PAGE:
A new study by researchers from The Irish Longitudinal Study on Ageing (TILDA) has shown that a sizeable proportion of over-50s in the West are seriously lacking in vitamins B12 and B9 (also called ‘folate’).
Their findings are clear: one in eight people are deficient in vitamin 12, and one in seven in vitamin B9. Furthermore, while not strictly deficient, a large proportion of people have an intake of these vitamins below recommended amounts: their levels of B12 and B9 are said to be inadequate. The study’s authors have also shown that the prevalence of such insufficiency rises with age. It is more marked in smokers, those who live alone and those on low incomes.
Yet these two vitamins are essential for cognitive function, brain health, production of red blood cells and DNA. Numerous studies have demonstrated that inadequate folate and vitamin B12 status is associated with poor long-term health. “This is the largest, most representative and most comprehensive study of vitamin B12 and folate status in Ireland and has direct relevance for all Western populations”, said study author Professor Anne Molloy. “It demonstrates surprising folate levels in people over 50”. In the United States, mandatory food fortification with folates over the past 20 years has prevented millions of cases of deficiency without any adverse side-effects (1) … The study’s authors note that adopting a similar programme of food fortification could be of benefit to other countries in the West. In the meantime, supplementation still offers an individual solution – a safe and effective way of restoring healthy levels of these two vitamins.
Unlike many other vitamins, vitamin B12 is present in very few foods; it’s essentially only found in products of animal origin such as meat, fish, dairy products and eggs. This dearth of dietary sources poses serious problems for vegetarians and even more so for vegans who have no other option than to supplement as long as they continue to follow a vegan diet.
However in those aged 50+ who are meat-eaters, it’s more the dramatic fall in absorption (2) and the increase in vitamin B12 requirements that makes supplementation necessary. With advancing age, assisted vitamin B12 transport across the stomach wall slows down and soon becomes restricted (3). This reduced efficacy is exacerbated by other factors: colonisation of the stomach by Helicobacter pylori (4) - a bacteria with which one in two people are unknowingly contaminated, consumption of alcohol, and the use of medication (particularly drugs designed to combat acid reflux, stress, ulcers, dyspepsia, diabetes, and hypertension, as well as contraceptives). … At the same time as this transport is drastically slowing down, our need for vitamin B12 is increasing with age! The amount of oxidative stress we face on a daily basis (chronic stress, chronic inflammation, anxiety, sleep problems, pollution, toxins, unhealthy diets, too little physical activity) means we require a much higher than average level of vitamin B12, which is not always available. Over time, this inevitably leads to our reserves becoming exhausted, which is when the problems start …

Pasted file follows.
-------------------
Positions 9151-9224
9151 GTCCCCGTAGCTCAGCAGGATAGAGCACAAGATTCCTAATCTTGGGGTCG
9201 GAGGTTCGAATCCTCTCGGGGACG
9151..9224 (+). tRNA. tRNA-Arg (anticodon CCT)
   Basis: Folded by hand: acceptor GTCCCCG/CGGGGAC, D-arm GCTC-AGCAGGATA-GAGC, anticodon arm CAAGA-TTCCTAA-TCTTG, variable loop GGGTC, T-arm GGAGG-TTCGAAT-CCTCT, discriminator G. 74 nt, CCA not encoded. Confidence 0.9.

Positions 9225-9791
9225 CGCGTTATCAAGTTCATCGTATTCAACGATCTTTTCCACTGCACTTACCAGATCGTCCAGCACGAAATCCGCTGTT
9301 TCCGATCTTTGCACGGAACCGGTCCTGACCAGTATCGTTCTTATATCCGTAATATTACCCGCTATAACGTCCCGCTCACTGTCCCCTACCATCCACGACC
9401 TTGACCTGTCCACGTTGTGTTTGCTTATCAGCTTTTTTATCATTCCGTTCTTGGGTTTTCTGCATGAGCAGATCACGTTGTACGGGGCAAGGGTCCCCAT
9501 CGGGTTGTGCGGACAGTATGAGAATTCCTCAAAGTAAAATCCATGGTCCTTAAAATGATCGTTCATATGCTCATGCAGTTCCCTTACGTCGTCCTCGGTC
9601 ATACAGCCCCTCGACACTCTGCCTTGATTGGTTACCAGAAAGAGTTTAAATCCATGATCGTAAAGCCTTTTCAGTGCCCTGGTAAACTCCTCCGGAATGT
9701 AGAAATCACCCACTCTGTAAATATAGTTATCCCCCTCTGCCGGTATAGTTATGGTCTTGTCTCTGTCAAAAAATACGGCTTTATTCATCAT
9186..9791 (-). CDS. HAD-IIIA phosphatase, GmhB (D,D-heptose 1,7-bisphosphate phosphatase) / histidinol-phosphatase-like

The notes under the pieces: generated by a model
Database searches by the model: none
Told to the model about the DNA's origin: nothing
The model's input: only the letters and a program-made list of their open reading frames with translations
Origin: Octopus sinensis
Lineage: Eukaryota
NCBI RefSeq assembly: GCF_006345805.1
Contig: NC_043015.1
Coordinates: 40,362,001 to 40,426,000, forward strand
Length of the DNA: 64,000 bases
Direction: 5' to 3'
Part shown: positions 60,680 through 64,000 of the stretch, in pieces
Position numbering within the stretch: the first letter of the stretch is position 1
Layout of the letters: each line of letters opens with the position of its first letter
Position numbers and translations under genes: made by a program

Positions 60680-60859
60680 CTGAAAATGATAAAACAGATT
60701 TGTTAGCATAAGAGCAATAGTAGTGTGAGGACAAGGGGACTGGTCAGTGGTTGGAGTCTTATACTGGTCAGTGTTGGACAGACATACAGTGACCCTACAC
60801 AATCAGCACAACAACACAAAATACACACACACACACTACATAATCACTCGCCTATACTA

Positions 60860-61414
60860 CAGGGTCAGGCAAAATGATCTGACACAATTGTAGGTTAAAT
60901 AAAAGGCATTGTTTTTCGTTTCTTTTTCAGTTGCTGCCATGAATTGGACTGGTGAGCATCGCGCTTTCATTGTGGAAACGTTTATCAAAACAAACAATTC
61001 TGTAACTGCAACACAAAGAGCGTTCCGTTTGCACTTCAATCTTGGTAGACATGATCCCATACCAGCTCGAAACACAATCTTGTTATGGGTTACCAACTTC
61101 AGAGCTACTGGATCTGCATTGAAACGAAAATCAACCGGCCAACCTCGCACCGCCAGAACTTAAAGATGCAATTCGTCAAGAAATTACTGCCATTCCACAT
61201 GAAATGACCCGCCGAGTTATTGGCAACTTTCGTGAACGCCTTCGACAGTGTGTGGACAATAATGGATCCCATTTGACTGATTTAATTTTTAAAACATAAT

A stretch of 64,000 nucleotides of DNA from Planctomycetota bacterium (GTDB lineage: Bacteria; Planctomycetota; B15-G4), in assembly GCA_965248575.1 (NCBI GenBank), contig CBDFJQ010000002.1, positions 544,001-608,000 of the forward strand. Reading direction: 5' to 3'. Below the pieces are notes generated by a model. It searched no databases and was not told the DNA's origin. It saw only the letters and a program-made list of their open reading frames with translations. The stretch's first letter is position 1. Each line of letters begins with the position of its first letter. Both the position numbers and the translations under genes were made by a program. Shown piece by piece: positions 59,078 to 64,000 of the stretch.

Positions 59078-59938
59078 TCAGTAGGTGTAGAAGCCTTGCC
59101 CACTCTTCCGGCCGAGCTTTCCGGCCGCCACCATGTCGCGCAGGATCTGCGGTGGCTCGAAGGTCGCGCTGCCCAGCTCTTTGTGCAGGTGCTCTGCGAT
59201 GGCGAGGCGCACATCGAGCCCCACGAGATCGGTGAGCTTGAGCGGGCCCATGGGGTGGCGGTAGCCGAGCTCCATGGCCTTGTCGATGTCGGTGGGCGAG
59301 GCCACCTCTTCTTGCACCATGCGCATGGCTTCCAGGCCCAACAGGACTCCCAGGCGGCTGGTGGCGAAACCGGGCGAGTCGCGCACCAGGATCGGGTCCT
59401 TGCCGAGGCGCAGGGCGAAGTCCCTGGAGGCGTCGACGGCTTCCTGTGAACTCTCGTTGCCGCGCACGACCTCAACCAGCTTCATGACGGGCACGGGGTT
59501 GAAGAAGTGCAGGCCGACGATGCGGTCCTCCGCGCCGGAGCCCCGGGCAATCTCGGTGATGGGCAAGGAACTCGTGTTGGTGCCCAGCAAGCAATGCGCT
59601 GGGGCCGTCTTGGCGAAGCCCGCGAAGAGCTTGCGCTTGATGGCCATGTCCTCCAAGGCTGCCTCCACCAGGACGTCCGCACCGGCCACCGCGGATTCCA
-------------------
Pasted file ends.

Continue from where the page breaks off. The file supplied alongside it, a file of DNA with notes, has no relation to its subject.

There is, however, a solution. A tiny percentage (around 1%) is able to passively cross the intestinal wall, without intermediary transporters, which can be useful if very high amounts are ingested (when you eat offal, for example, or take concentrated supplements) (5).
To quickly restore adequate levels of vitamin B12, it’s therefore enough to take just one tablet a day of methylcobalamin (which with hydroxycobalamin is the best-absorbed form of vitamin B12) for several weeks, and to subsequently repeat this course of supplementation regularly. This will help maximise the passive diffusion mechanism and combat the decrease in transport efficacy seen in those over 50.
Vitamin B9, also called folic acid or folate, is an essential substance which is officially recognised for its role in optimal formation of red blood cells, and is involved in preventing numerous age-related health problems such as hypertension, depression, cognitive decline, stroke and cardiovascular disease. It is primarily found in meat (especially offal) and vegetables, although folate content is dramatically reduced by cooking, preserving and freezing.
To restore healthy levels of vitamin B9 and fully benefit from its properties, take two tablets a day of SuperFolate for at least six weeks.
Without sufficient levels of vitamins B12 and B9, nothing in the body can function properly. In the long term, such inadequacy leads to a significant level of malfunction and the potential development of several conditions and diseases: generalised weakness (low immunity, weak muscles, exhaustion, lack of interest and energy, pain …), nervous system problems (irritability, depression, numbness, fatigue, agitation, dementia, risk of neurodegenerative disease …), loss of visual and auditory faculties (6) …
The study at the centre of this article:
Eamon J. Laird, Aisling M. O’Halloran, Daniel Carey, Deirdre O’Connor, Rose A. Kenny, Anne M. Molloy. Voluntary fortification is ineffective to maintain the vitamin B12 and folate status of older Irish adults: evidence from the Irish Longitudinal Study on Ageing (TILDA). British Journal of Nutrition, 2018; 120 (01): 111 DOI: 10.1017/S0007114518001356
The most active form of vitamin B12, used primarily to regenerate neurons.www.supersmart.com
Thank you for visiting our site. Before you goREGISTER WITH